Launching the Monash Gender, Peace and Security Initiative: Towards Women’s SecurityThe Centre for Women’s Studies and Gender Research presents a public lecture, Towards Women’s Security: Local and Global. The panel discussion will also act as the launch of the new Monash Gender, Peace and Security Initiative at Monash University.
In the 21st Century, the persistence of violence against women in all its forms is a crucial
Why Australia must secure women’s safety as a national priorityThe increasing regularity of fatal violence against women – 63 deaths so far this year –combined with harrowing tales from the Victorian Royal Commission, and this week’s Coroner’s Report on the tragic killing of Luke Batty gives flesh to the declaration of family violence as a ‘national emergency’.
The Prime Minister’s announcement of increased funding and
Only the conscription referendums made Australia’s Great War experience differentBen Wellings
November 11 resonates less with Australians than April 25. But Armistice Day provides a moment to reflect on Australia’s self-identity in comparison to other nations that experienced the first world war and commemorate it to this day.
Nations exist in a perpetual state of creative tension. They must appear to be unique: that is the
Waging peace: women’s century-long campaign to end war continuesKatrina Lee-Koo and Sarah Boyd
United Nations Security Council Resolution 1325 turned 15 on October 31. The most notable of the worldwide celebrations was in New York, where representatives of UN member countries and women’s civil society organisations gathered throughout October to celebrate progress, highlight roadblocks and forge new ways forward.
It is odd that a Security Council
Geert Wilders’ brand of Islamophobia won’t find an audience in Australiaby Gary Bouma
Geert Wilders, who is currently visiting Australia to launch a new political party, is a Dutch politician who has made a name for himself by fearmongering about Islam and Muslims. He came to fame in Holland as one of Europe’s recently emergent chorus of anti-immigration and anti-multicultural voices.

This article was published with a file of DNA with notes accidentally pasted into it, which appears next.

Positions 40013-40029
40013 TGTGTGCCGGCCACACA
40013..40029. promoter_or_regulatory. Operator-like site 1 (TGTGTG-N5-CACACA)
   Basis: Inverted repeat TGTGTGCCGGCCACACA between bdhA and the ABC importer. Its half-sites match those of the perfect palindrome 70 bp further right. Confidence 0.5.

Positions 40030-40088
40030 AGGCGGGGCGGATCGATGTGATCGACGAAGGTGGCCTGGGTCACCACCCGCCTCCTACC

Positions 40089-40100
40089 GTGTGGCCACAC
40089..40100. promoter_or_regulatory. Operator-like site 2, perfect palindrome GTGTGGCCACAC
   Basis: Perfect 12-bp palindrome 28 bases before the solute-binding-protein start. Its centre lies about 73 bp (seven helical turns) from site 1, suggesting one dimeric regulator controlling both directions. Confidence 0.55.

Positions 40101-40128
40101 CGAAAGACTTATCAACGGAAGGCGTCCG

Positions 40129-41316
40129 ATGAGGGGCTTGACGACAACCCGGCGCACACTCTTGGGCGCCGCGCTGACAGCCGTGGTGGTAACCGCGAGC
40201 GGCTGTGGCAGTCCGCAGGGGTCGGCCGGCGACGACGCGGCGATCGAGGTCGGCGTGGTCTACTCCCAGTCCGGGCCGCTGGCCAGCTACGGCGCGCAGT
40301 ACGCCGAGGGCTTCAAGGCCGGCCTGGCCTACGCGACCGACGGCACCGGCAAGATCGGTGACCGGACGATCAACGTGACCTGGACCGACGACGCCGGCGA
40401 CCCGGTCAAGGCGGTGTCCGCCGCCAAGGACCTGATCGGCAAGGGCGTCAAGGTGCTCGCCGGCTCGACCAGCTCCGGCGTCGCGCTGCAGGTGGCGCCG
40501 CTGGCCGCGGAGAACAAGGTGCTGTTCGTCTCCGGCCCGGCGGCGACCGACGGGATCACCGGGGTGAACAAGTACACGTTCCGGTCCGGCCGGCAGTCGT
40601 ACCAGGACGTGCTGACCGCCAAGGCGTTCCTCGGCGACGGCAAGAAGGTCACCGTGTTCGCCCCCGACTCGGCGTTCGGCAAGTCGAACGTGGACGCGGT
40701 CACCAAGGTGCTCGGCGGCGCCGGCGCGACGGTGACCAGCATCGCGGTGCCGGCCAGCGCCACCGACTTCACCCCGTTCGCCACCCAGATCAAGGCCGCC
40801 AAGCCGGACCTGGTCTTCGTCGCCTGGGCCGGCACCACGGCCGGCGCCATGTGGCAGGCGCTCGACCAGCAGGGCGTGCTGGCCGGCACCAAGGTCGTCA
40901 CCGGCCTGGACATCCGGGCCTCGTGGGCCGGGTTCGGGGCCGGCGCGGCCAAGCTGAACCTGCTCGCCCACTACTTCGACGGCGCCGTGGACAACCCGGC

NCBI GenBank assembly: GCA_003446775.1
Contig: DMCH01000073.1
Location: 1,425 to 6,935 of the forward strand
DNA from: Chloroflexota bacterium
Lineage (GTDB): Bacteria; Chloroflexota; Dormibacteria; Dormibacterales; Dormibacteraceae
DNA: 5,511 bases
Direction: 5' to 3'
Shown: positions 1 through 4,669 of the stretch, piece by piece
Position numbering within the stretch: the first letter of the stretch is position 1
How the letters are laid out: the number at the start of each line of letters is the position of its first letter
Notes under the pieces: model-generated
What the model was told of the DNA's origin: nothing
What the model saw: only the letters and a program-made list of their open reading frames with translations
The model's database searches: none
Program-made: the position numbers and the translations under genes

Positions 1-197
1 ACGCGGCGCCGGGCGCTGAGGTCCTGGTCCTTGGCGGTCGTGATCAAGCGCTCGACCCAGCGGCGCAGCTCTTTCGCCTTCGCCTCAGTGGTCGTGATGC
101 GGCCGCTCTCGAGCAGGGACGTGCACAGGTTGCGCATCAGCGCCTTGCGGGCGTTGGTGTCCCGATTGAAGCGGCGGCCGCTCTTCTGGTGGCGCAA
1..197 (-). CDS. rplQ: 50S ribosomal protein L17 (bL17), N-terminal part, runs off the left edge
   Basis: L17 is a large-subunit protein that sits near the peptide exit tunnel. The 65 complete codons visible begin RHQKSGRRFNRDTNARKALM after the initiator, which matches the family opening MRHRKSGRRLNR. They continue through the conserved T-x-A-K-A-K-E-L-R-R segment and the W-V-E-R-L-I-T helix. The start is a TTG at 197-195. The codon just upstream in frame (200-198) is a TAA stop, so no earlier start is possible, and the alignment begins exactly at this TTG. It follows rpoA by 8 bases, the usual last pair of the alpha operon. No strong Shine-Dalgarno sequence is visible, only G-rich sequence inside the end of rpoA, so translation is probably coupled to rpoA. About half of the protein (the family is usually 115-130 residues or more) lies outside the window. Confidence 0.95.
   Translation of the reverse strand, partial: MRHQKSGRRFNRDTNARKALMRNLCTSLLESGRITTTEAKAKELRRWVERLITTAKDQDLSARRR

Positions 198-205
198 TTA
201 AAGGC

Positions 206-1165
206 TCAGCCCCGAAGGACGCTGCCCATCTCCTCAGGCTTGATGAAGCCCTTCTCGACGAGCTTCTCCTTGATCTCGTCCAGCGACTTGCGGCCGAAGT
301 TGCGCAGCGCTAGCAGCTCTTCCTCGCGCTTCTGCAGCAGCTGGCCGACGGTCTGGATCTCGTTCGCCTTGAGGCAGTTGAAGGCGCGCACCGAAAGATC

While Wilders claims not to hate
Celebrating 15 years of the United Nations’ Women, Peace and Security AgendaThis year we celebrate fifteen years since the adoption of United Nations Security Council Resolution 1325. This landmark resolution addresses the gender-specific impact of conflict upon women and girls.
It stresses the need for their protection from gender-based violence and promotes their participation in peace and security activities including peace negotiations, peacekeeping operations and grassroots peacebuilding
Defence and Security in the real world: Monash students attend ADFA ConferenceFive Monash undergraduate students were selected to participate in the 2015 Security and Strategy undergraduate conference at the Australian Defence Force College in Canberra last month.
Monash students from Politics & International Relations in the School of Social Sciences heard presentations from a range of experts, including Rear-Admiral James Goldbrick, Mr. Chris McNicol (Department of Defence),
Monash Arts undergraduate showcases her work at ACURMonash Social Sciences student, Magdalena Janas, was selected to be the Faculty of Arts’ representative at the Australasian Conference for Undergraduate Research (ACUR), which took place at the University of Western Australia in Perth last September.
The two-day conference, sponsored by the Australian Council for Undergraduate Research, brought together Masters and Honours students, as well as
Ratifying the TPP may be tough, but Australia needs itRemy Davison, School of Social Sciences
Eight years in total of protracted negotiations. Twelve countries. The largest multi-continental trade agreement since APECin 1989. The Trans-Pacific Partnership (TPP) is complete.
But the road to ratification will be rough. American unions, together with environmental and public health lobbies, are amongst those opposed, which guarantees TPP will have a tough
Closing down FOI: a case study in sneaky governmentJohan Lidberg